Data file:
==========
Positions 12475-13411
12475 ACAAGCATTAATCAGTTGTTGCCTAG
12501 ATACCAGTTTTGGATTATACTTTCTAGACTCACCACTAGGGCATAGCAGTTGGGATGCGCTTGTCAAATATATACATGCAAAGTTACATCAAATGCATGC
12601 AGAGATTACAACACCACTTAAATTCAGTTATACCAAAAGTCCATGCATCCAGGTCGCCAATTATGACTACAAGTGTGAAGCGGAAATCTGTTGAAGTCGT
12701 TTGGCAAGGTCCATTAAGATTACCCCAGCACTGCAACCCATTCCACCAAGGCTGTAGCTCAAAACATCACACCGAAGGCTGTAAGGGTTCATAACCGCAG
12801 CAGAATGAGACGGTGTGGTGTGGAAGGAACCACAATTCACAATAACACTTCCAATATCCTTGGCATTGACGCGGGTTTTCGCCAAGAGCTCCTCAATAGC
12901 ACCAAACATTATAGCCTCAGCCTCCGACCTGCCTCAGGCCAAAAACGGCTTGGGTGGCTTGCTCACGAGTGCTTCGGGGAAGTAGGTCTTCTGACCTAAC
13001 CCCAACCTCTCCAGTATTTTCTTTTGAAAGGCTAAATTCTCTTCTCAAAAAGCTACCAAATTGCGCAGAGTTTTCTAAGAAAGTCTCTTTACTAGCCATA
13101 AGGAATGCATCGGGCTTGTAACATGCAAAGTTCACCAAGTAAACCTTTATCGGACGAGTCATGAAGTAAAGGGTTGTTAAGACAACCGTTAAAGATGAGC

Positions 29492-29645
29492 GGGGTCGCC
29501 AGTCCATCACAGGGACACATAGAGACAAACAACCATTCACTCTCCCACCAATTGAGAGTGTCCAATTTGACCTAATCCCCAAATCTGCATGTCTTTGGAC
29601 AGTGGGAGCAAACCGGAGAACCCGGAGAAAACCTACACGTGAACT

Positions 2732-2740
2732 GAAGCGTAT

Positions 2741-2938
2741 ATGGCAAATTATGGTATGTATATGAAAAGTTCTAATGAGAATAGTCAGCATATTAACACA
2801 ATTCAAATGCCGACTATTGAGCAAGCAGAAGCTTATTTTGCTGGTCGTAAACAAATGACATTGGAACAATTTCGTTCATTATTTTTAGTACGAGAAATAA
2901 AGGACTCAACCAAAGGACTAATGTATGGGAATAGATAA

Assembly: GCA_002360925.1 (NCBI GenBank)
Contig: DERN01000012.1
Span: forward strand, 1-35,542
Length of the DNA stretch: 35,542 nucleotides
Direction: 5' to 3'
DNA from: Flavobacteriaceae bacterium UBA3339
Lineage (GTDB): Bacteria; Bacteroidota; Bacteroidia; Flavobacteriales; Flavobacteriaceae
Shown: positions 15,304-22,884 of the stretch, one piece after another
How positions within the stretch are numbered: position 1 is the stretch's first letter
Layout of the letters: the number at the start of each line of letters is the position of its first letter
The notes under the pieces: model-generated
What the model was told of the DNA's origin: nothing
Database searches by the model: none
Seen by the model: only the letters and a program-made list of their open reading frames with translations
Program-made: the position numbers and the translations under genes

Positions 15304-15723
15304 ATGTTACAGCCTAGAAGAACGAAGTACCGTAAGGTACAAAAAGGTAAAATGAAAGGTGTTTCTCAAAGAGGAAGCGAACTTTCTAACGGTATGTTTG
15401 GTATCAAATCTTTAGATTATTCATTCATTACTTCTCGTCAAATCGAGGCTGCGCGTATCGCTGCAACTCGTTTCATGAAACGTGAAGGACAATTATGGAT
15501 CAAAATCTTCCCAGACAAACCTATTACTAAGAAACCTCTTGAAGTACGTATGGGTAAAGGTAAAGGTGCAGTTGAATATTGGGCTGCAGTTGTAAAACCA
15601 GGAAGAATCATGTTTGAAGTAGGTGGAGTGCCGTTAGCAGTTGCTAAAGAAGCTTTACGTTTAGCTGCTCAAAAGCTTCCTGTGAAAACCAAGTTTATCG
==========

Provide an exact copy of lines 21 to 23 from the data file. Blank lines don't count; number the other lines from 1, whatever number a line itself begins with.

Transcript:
Contig: DERN01000012.1
Span: forward strand, 1-35,542
Length of the DNA stretch: 35,542 nucleotides